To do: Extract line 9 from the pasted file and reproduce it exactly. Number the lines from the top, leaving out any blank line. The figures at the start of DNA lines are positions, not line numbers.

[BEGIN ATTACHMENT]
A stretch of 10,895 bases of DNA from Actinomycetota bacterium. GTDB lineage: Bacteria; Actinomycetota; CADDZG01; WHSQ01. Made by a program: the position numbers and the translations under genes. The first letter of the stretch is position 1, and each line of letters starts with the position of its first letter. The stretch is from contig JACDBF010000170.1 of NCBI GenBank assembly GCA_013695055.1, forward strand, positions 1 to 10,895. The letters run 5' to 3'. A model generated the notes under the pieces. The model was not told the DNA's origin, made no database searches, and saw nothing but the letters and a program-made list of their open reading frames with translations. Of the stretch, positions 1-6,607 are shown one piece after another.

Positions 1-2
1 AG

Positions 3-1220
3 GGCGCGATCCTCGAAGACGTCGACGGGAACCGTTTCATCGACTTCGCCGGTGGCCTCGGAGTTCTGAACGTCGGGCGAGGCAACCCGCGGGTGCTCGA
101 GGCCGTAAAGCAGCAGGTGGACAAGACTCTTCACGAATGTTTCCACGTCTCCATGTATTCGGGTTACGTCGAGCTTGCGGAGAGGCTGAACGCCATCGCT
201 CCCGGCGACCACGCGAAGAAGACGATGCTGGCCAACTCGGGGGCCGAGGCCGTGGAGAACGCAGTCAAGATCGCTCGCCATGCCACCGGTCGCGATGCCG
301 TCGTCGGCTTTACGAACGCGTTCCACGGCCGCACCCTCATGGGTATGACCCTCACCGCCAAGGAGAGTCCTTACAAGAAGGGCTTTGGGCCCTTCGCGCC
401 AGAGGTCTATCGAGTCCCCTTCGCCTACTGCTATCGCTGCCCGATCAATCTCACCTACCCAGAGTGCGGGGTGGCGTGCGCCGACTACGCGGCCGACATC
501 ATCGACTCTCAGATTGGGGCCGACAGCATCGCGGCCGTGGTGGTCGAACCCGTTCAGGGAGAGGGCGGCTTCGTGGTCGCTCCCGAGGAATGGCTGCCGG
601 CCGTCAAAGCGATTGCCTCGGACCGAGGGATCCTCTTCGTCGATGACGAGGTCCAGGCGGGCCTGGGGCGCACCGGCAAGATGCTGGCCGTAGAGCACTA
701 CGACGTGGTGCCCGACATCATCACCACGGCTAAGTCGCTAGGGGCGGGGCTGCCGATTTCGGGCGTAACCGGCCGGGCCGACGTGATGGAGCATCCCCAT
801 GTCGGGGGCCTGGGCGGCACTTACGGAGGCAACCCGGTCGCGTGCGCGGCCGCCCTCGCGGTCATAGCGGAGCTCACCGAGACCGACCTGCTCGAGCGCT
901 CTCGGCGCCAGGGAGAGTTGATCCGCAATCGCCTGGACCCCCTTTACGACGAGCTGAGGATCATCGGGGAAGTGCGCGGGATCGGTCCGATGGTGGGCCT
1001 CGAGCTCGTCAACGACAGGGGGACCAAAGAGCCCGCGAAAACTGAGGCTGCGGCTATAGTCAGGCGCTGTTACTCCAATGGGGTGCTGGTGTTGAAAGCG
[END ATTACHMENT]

401 AGAGGTCTATCGAGTCCCCTTCGCCTACTGCTATCGCTGCCCGATCAATCTCACCTACCCAGAGTGCGGGGTGGCGTGCGCCGACTACGCGGCCGACATC